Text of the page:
Sections 47, 48 and 49
Sections 47 and 48 provide for prisoners to be transferred to a hospital for treatment of a mental disorder (specifically, either mental illness or severe mental impairment). Section 47 applies to convicted prisoners, whilst Section 48 applies to those on remand.
Section 49 provides for “restrictions” to Section 47, in the same way that Section 41 provides for “restrictions” to Section 37 (see above).
The Mental Health Act 1983 provides the legal framework for the assessment and/or treatment of mental disorders. It does not provide for the assessment or treatment of physical illness. There has been substantial case law to confirm this interpretation. Thus, a person who has, say, schizophrenia, as well as, say, kidney failure requiring dialysis, but who is refusing that treatment, cannot be dialysed against his or her wishes under the Mental Health Act 1983. This stands even if it is symptoms of schizophrenia inform the person’s wishes about dialysis – if, for instance, he or she believes that the dialysis machine is an extermination device planted by the CIA. In such a case, however, it might be deemed that the person lacks the mental capacity to consent to the treatment of the physical illness, in this case dialysis, and, as such, can be given the treatment, in good faith and in the person’s best interests, under common law.
Another common example of this boundary in practice is a person who has a short-lived confused state as a result of a physical illness such as an infection or a heart attack, but who is refusing or interfering with the assessment or treatment of the underlying condition. Although it is technically legal to detain such a person under Section 2 of the Mental Health Act, this is rarely carried out in practice. This is because the Act does not give doctors and nurses authority to assess or treat the physical illness.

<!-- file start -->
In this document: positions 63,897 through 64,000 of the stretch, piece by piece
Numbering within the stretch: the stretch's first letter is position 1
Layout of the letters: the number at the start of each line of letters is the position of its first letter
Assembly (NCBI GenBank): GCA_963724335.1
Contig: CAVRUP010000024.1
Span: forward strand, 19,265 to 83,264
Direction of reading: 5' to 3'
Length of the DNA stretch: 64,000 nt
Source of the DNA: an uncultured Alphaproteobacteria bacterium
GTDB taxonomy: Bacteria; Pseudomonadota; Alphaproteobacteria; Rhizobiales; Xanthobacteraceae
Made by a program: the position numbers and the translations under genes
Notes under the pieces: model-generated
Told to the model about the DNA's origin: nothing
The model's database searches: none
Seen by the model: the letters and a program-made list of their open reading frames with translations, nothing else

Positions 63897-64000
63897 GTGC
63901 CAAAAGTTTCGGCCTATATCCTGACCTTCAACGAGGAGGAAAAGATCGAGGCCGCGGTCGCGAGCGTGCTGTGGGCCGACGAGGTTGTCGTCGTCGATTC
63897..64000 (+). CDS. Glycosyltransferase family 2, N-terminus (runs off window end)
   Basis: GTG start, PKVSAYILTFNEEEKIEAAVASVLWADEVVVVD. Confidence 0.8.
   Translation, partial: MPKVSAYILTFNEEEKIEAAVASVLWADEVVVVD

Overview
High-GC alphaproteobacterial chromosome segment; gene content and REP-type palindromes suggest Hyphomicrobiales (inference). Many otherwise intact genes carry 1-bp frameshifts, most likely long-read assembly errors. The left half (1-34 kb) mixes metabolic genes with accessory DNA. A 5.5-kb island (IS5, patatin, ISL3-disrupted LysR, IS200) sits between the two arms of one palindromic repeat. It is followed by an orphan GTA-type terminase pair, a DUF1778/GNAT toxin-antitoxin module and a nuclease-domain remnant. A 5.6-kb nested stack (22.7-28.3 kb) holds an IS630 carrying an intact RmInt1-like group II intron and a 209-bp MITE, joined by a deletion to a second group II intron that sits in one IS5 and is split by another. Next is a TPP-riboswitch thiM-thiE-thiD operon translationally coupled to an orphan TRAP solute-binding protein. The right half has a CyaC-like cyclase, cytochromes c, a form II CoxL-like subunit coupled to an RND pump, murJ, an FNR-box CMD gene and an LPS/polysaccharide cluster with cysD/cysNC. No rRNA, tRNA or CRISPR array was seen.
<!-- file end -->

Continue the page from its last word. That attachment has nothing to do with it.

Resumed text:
An apparent exception to this rule is anorexia nervosa. Enforced re-feeding of severely emaciated persons with anorexia nervosa is allowed under the Act, because anorexia nervosa is classed as a mental illness and re-feeding is seen to constitute the first stage in treatment for severe cases of that mental illness.
The main thrust of the Act provides power to detain persons in hospital, ultimately to treat their mental disorder. However, there is no scope for compulsory treatment in the community of mentally disordered persons. The psychiatric profession in the United Kingdom is split over whether future legislation should allow for such treatment (Crawford et al, 2000). Service user groups are overwhelmingly opposed to such legislation in the future (Mind, 2004), although a 2004 survey of mental health service users (patients) in London found that the majority would prefer to be treated against their wishes in their home rather than in hospital, and that half felt that compulsory treatment in the community would be justified (Crawford et al, 2004).
Under Sections 7 and 8 of the Act, “guardianship” allows for a mentally disordered person to be required to reside at a specific address, to attend a specific clinic on a regular basis for medical treatment, and to attend various other stipulated venues such as workplaces or educational establishments. However, most mental health professionals view guardianship as a paper tiger, in that there is no power to actually enforce the person to comply with these requirements. Furthermore, although guardianship can require a person to attend a clinic for treatment, there is no requirement for the person to accept that treatment.
Section 25, known as “supervised discharge”, can be applied to persons who are being discharged from Section 3 of the Act. It carries requirements similar to those set out above in relation to Sections 7 and 8. Section 25 can result in immediate re-detention in hospital if the conditions listed are broken, but cannot actually enforce community treatment.